That got me thinking about how life can trip us all up at the most unexpected times. And while it can be profoundly distressing, the flip side of that, once we've got over the kapow! moment, is to remember the good times we had with our loved ones. Whether it's husbands, mothers, dogs, ex-partners , sisteors, brothers or whoever, I like to think of that warm place they all occupy that is still very much a part of me.

After all, who was it said that grief is merely love in a different form?

Thursday, 19 May 2022

Mum's Service - and My Special Friend

This was the setting for our family gathering for mum's memorial service - or rather, this is where we all stayed. An amazing rabbit warren of a 13th century pub that is now run as an Airbnb - so we had to provide our own food and drink. In fact I worked here as a teenager, carting trayfuls of soup and rolls through swing doors, down a flight of steep steps, through another swing door, through the dark corridors and often out into the garden over the road, which was part of an old orchard where apples lay hidden in the grass, just waiting to trip me up - and spill the soup. But that's another story.

Jac and Lainy and I arrived on Thursday late afternoon, were met by my brothers and shown to our rooms which were huge and full of light, very peaceful given the only traffic was from the field of cows outside our windows. Various members of the family arrived through the evening and Lainy coped gallantly from the safety of her crate, interspersed with long walks down grassy lanes of ancient orchards, a 13th century church and silently grazing cattle. Very bucolic.

The next day was all go - the interment of mum's ashes into dad's space was done by the vicar while we stood around on uneven plots of grass (not good for wearing heels - I sank several inches) but was made more bearable by the children shrieking and laughing in the playground next door. Then came the service attended by about 80 people, maybe more.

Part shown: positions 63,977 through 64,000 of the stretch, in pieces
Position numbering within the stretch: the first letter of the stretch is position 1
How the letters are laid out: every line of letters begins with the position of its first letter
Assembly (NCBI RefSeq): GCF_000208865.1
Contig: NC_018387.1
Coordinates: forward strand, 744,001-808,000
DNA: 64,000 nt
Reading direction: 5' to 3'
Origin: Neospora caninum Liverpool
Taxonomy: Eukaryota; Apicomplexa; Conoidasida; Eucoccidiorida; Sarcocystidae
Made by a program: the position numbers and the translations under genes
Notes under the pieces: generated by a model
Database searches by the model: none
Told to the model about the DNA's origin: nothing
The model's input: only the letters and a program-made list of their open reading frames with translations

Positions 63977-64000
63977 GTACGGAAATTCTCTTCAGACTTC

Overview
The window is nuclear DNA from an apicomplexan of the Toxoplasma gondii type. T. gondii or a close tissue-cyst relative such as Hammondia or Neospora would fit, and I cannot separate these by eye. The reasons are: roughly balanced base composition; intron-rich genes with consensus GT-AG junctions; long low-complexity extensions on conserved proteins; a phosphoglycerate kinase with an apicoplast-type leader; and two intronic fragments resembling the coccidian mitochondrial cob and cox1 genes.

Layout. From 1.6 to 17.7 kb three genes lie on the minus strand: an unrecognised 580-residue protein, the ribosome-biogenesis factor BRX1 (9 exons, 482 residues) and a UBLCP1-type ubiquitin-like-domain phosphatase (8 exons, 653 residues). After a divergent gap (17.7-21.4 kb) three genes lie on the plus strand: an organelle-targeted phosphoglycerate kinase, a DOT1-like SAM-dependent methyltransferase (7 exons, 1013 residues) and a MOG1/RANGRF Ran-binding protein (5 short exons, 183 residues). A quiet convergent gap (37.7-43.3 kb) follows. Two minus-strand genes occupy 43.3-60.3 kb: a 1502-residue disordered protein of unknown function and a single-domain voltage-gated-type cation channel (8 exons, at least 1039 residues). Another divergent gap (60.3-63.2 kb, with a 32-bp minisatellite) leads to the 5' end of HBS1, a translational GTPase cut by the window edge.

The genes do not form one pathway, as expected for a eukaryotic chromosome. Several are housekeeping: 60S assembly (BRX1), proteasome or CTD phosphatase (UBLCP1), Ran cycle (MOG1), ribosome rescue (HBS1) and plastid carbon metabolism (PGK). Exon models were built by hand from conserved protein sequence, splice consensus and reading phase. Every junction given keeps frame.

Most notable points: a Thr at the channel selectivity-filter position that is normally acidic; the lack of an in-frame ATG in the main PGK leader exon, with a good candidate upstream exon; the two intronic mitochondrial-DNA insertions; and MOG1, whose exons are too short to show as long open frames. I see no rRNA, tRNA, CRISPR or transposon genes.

My brothers put a lot of work into this and so did the vicar but for someone who isn't religious, I felt that while it was important for them, the mum I loved wasn't there, in the chill of the pews, nor the feeble sunlight straining through the old, stained glass windows. My mum is in the spaces between chapters, in the pause between thoughts. My mum is in my every day, not in a cold church where sorrow mixed with guilt for those who hadn't seen enough of her, and realised it was too late.

More walks for Lainy then we had a family dinner that night which I was very apprehensive about but in fact I enjoyed it, and Lainy coped admirably. Another walk in the gathering gloom, as she'd been in the car for a few hours while we ate, then she settled in her crate while I caught up with one of my nieces.

Jac was introduced to one of my nephews as "Sue's Special Friend", so when talking to my brothers that evening about my anorexic past, she was able to say, "Well, as Sue's Significant Other, I can assure you that she eats more than me now"......There's a lot to be said for Special Friends.... We arrived home the following afternoon after a brief visit to Totnes, I had a night at home and then went down to the Lizard to see the Fella. By this time I was feeling quite dizzy, having spent no more than 2 nights in one bed for the last 10 days. I would have stayed at home for a while, but I had a meeting with the Fat Apple Cafe at Porthallow who are now stocking my books which is great news. They also gave us coffee and cake which was most generous, and we had a fascinating conversation as the mother and daughter are also writing books that they are trying to get published. We decided to help each other, which has to be the best way to do things.

Now I'm back home, trying to remind myself where I live, and glad to have some time to myself, to catch up with work and friends, and concentrate on my books once more. To my delight, these daisies that self seeded, have burst into bloom while I was away, and I just love their cheerful little faces as I walk up the steps to my front door.

Monday, 9 May 2022

Two Devon trips

My dear friend Av and I meet every six months, and as she is what Mum called "my second daughter", we would meet near mum's care home for the weekend and take Mum out every day. We booked last weekend months ago, and Mum was really looking forward to it - as were we, but of course life - or rather, death - decided otherwise.